A good turn, but a costly error

12 January 2016

When bushman Norman Bright advertised for three people to help him muster buffalo in a remote Aboriginal community near Katherine, in the Northern Territory, 11 candidates turned up eager to work.

Mr Bright told the Fair Work Ombudsman it was difficult to turn away those who were surplus to his needs, so all those who were keen to help out were allowed to work.

While he thought he was doing a good deed, Mr Bright subsequently breached federal workplace laws when he paid the workers less than they were legally entitled to receive under the terms and conditions of the Pastoral Award 2010.

Ten casual employees were short-changed amounts ranging from $227 to $1173 when they were engaged to muster cattle on Eva Valley Station in the Manyallaluk community between October 14 and November 16, 2014.

Fair Work inspectors began investigating the matter last year after receiving a request for assistance from one of the employees.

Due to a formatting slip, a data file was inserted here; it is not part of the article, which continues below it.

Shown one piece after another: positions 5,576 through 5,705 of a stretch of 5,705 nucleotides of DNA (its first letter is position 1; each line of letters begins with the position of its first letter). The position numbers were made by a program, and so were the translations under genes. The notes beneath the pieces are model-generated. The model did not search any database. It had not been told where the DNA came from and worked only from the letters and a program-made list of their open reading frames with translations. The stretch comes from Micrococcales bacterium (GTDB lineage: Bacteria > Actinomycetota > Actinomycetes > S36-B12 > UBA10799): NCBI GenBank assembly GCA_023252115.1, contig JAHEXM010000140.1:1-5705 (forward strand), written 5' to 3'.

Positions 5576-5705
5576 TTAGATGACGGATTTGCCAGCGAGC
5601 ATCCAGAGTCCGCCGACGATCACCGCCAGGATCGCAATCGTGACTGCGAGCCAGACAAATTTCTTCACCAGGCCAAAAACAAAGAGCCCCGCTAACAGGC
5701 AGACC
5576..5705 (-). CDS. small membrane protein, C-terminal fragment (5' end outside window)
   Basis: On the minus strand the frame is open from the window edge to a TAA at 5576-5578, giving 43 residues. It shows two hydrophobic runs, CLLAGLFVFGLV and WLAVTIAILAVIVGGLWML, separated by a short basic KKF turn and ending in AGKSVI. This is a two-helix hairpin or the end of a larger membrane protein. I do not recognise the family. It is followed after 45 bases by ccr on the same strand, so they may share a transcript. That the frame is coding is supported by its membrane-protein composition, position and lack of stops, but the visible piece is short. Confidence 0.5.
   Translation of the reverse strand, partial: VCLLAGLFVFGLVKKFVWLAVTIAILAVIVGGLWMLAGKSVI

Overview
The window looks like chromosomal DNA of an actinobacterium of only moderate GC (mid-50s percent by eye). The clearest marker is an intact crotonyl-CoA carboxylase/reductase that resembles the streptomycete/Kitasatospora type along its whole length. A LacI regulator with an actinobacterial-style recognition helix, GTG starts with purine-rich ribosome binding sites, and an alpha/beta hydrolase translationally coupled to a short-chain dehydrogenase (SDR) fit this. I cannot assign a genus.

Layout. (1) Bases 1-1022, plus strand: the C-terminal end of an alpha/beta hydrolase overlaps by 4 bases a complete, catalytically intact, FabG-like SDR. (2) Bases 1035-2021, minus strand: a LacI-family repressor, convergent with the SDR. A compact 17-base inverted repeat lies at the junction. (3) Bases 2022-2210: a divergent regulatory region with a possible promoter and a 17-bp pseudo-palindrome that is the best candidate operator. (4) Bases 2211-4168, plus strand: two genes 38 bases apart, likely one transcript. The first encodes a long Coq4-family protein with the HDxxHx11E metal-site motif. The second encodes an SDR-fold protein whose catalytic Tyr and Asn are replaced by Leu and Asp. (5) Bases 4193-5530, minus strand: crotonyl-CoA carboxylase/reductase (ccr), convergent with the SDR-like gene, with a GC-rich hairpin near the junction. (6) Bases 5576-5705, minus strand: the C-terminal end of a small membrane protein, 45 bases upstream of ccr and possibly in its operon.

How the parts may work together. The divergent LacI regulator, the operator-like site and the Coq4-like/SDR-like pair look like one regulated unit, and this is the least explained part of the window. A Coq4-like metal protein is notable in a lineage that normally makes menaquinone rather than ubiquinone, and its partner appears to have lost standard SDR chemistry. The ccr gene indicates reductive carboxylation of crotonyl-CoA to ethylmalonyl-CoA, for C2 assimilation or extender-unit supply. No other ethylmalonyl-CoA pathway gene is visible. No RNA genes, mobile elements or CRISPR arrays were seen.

They found 10 employees had collectively been underpaid $6411. They were underpaid their minimum hourly rate, minimum engagement periods and superannuation.

Inspectors also found that Mr Bright failed to keep adequate employment records, did not issue pay-slips as required and had made unlawful deductions from employee wages.

Mr Bright admitted he had little understanding of workplace laws or his obligations and thought he was doing the workers a favour.

However, after discussions with the Fair Work Ombudsman, Mr Bright agreed to rectify the underpayments in full.

He also apologised to the individual employees and sent a letter of apology to Aboriginal elders at Manyallaluk.

At the request of the Fair Work Ombudsman, Mr Bright has signed an Enforceable Undertaking (EU) aimed at encouraging behavioural change and future compliance with workplace laws.

Enforceable Undertakings were introduced by legislation in 2009 and the Fair Work Ombudsman has been using them to achieve strong outcomes against companies that breach workplace laws without the need for civil court proceedings.

Fair Work Ombudsman Natalie James says EUs are used where the Agency has formed a view that a breach of the law has occurred, but where the employer has acknowledged this and accepted responsibility and agreed to co-operate and fix the problem.

Ms James encouraged employers who had any uncertainty about their workplace practices to visit the website at www.fairwork.gov.au or phone the Fair Work Infoline on 13 13 94.

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